S+L logo

Perspectives Weekly - Can forgiveness go too far?

May 4, 2012
Could you forgive someone who killed your child? I suspect most of you would say yes, you would at least try, if only because the alternative would be a lifetime of anger. But would you ever be able to accept that this murderer could avoid punishment, so long as he confessed to his crime? And what if he received his freedom regardless of whether he felt any remorse?
You might protest that forgiveness is distinct from punishment. Society needs to be protected from violent offenders and imprisonment is an effective deterrent for future crimes. Yet we use the language of forgiveness when we speak of prisoners being ‘pardoned’ by the State.
While the scenario seems hypothetical, in South Africa, many parents have been forced to confront these questions. In the wake of Apartheid, the country held a Truth and Reconciliation Commission, where those responsible for the deaths of others could evade prosecution if they testified. While some victims felt that the TRC robbed them of justice, the commission was largely embraced by South Africans as the country’s only hope to move forward.
A new documentary asks whether the concept of the TRC could help resolve the Israeli-Palestinian conflict. “One Day After Peace” premiered at the Hot Docs international documentary festival in Toronto this past Sunday. The film airs once more on Saturday, May 5 at the ROM Theatre at 4:00pm.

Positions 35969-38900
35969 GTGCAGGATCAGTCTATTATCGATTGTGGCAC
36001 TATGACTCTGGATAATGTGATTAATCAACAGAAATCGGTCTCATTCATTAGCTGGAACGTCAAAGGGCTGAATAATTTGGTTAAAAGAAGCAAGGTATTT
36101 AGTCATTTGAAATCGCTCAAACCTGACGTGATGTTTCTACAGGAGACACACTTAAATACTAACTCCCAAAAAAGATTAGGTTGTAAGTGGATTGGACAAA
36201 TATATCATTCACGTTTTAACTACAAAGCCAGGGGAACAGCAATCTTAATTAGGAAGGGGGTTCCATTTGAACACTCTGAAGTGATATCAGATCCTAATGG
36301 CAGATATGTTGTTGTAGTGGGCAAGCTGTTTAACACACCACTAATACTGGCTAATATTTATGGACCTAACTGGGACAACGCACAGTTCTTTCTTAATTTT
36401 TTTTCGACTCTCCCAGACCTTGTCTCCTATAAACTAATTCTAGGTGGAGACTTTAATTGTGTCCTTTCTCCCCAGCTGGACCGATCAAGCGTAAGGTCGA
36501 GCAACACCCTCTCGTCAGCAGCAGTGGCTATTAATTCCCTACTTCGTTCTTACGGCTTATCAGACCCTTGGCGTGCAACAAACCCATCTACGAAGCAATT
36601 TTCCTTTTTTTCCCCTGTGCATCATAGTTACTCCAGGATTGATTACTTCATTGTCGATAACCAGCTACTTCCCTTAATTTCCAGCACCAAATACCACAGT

In the film, an Israeli grandmother named Robi Damelin travels to South Africa to meet with both victims and perpetrators of crimes under Apartheid. Damelin could relate: her son David was killed by a Palestinian sniper while serving in the Israeli military. Like the parents she meets in South Africa, Robi faces the possibility that her son's killer could be liberated, in this case, as part of a prison-exchange swap between the Israeli government and the Hamas-ruled government in the Gaza Strip.
This week on Perspectives, host Kris Dmytrenko meets Robi Damelin, along with Erez and Miri Laufer, the co-directors of One Day After Peace. Perspectives: The Weekly Edition airs tonight at 7:00 and 11:00 pm ET / 8:00 pm PT.
Related posts
71-year-old Sr. Patricia Fox, has been serving the poor communities in the Philippines for 3 decades so why did the immigration bureau kick here out of the country? ...read more
As news of the tragedy spread throughout the world, Cardinal Thomas Collins issued a statement saying, “I invite the Catholic community across the Archdiocese of Toronto to join me in offering our p ...read more
To Cuba where Catholic youth received a video message from the Pope asking them to be good patriots, to love your nation, and to love your country. "Be generous and open your hearts to the Lord," the ...read more
Yesterday on Parliament Hill, the Canadian Conference of Catholic Bishops addressed the Canadian media to provide clarity on the Pope’s response to the residential schools' issue and to address the ...read more
Tom Evans, the father of the seriously ill child Alfie Evans, met with the Pope pleading for "asylum" so that his son, who has a rare brain disease, may receive care in Italy, and not be euthanized in ...read more